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Tag Archives: Bank Failure

Georgia and Washington Lenders Seized by Regulators

State and federal regulators stepped in to shut down two community based lenders in Georgia and one in Washington state over the weekend. They bring the number of FDIC-insured bank failures to 43 for the year. CertusBank, N.A. of Easley, South Carolina, picked up both the failed Georgia banks, Atlantic Southern Bank and First Georgia Banking Company, while Tacoma's Columbia State Bank acquired the failed Summit Bank, based in Burlington, Washington.

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Premier American Acquires Failed Florida Bank

Federal regulators stepped in this weekend to shut down Coastal Bank in Cocoa Beach, Florida, making it the 40th FDIC-insured institution to fail so far this year. Miami's Premier American Bank, N.A., which is a wholly-owned subsidiary of Bond Street Holdings, Inc. entered into an agreement with the FDIC to purchase essentially all of the assets, and assume all of the deposits and certain other liabilities, of Coastal Bank. According to Premier American, this transaction makes it the sixth largest independent bank in Florida.

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Regulators Close the Doors of Five Community-Based Lenders

State and federal banking regulators shut down five institutions over the weekend - two in Georgia, two in Florida, and one in Michigan. This latest round of closings brings the number of bank failures to 34 for the 2011 calendar year. The largest of the closings was the Park Avenue Bank in Valdosta, Georgia, with $953.3 million in assets.

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A Break in Bank Failures as FDIC Lowers Loss Estimates

With no lender closings this weekend, the 2011 failed-bank tally holds at 34. By comparison, at this time in 2010, the year's failures stood at 57. Earlier this month, the FDIC updated its loss projections. The cost of FDIC-insured institution failures for the five-year period from 2011 through 2015 is expected to be $21 billion, compared to losses of $24 billion for banks that failed in 2010 alone. Market analysis conducted by Trepp LLC indicates that lenders are now taking the biggest hit from souring commercial real estate loans.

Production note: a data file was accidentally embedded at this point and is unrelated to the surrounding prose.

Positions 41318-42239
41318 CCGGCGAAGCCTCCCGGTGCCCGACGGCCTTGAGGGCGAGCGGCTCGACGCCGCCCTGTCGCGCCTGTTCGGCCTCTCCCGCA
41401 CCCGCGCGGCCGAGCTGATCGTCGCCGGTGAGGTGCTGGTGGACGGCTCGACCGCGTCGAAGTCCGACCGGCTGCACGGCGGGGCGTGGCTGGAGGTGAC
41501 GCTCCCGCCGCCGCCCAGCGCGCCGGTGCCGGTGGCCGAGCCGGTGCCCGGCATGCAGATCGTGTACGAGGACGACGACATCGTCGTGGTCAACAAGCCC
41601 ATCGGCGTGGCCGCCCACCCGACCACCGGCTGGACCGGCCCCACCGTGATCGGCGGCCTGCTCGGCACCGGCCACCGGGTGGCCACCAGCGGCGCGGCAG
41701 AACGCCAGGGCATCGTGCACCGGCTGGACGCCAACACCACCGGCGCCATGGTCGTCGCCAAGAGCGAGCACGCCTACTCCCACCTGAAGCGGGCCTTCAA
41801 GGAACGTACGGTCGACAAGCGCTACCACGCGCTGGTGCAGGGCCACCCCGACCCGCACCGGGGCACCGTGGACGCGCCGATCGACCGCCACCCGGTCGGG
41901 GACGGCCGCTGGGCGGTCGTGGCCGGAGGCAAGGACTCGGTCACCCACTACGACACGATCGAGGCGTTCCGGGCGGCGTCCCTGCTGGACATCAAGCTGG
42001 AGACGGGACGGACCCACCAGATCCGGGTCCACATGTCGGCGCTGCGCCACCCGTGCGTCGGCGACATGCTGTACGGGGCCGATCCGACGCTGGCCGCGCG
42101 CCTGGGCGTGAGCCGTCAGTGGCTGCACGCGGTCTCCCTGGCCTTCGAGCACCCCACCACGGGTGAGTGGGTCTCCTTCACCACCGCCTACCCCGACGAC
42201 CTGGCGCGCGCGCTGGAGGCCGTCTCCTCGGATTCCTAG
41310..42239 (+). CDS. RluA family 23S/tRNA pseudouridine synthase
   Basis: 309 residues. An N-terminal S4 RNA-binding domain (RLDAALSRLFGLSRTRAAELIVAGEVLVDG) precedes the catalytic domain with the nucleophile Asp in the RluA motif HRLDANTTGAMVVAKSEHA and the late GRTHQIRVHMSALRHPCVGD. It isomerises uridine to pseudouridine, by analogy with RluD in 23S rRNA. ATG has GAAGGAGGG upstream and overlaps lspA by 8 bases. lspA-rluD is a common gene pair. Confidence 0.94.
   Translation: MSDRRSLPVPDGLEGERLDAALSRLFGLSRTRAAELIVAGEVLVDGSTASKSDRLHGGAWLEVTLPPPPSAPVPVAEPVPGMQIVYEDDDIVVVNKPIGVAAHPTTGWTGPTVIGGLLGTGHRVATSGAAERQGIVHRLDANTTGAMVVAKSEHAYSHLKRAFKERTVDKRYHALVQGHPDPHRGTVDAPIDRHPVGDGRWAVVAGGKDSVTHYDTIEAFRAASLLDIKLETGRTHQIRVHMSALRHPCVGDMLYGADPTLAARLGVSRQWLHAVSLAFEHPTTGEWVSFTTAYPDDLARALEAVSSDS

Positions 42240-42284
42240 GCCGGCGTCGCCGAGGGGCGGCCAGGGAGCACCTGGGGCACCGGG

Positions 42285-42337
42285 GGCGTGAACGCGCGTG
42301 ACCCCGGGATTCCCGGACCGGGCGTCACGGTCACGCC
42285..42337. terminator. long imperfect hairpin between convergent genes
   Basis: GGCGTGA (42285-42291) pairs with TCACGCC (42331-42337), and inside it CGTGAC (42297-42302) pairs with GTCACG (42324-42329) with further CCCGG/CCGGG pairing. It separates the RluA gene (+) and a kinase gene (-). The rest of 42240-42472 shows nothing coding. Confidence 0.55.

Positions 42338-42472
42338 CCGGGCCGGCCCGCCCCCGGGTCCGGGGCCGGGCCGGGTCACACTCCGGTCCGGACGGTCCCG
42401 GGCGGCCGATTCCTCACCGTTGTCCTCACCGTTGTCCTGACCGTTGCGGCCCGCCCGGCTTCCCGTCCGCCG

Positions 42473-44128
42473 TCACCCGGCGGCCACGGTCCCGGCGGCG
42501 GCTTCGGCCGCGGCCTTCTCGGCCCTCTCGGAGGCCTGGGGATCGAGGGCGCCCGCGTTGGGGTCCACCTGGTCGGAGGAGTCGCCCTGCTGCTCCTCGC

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Regulators Shut Down Six Lenders in Biggest Single-Day Run of the Year

State and federal regulators closed the doors of six community-based lenders on Friday - two in Alabama, two in Georgia, and one each in Minnesota and Mississippi. This latest round of closings brings the total number of FDIC-insured bank failures to 34 for the year, and represents the most shut-downs in a single day since mid-December. Birmingham's Superior Bank was the largest of the closings and marks the first multi-billion dollar bank failure of 2011.

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Regulators Close Down Illinois and Nevada Lenders

After a two-week lull in which no banking institution was shuttered by regulators, the FDIC stepped in this weekend to seize Western Springs National Bank and Trust in Illinois and Nevada Commerce Bank headquartered in Las Vegas. The two closings bring the total number on the FDIC's failed bank list for the 2011 calendar year to 28. Bank failures have slowed recently. During the first quarter of this year, 27 insured banks went under. It's the lowest quarterly tally since the second quarter of 2009 when bad real estate loans were forcing near-record numbers to close their doors weekly.

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Illinois Bank Seized by Regulators

After two weeks of no bank failures, regulators stepped in to shut down one institution Friday evening - the Bank of Commerce in Wood Dale, Illinois. The closing brings the total number of bank failures during the first quarter of 2011 to 26. Wintrust Financial Corporation, headquartered in Lake Forest, Illinois, acquired the shuttered community bank in an FDIC-assisted transaction, making it part of the financial holding company's Advantage National Bank Group.

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Regulators Close the Doors on Oklahoma and Wisconsin Lenders

The first full week of March saw no bank shut-downs, but that lull came to a quick end as regulators seized control of two community-based lenders Friday evening - First National Bank of Davis in Oklahoma and Legacy Bank in Milwaukee, Wisconsin. They bring the number of names on the FDIC's failed bank list to 25 for the 2011 calendar year.

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Home Loans Now Less of a Toxic Threat than Commercial Real Estate

While the housing crisis is what triggered the economic downturn and pushed so many lenders under early on in the receession, it seems the biggest threat has now shifted from residential mortgages to souring commercial real estate (CRE) loans. Commercial real estate proved to be the downfall of the 12 banks that failed last month, according to a report by Trepp, LLC. The company says CRE loans made up 72 percent of the failed banks' nonperforming assets, while residential loans were a distant second, comprising just 20 percent.

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Illinois Lender Seized by Regulators

In a break from the typical multiple institutional closings that have become the norm of any given weekend for the last couple of years, regulators took control of just one community-based lender Friday evening -- Valley Community Bank in St. Charles, Illinois. The seizure of Valley Community brings the number of names on the FDIC's failed bank list to 23 for the 2011 calendar year.

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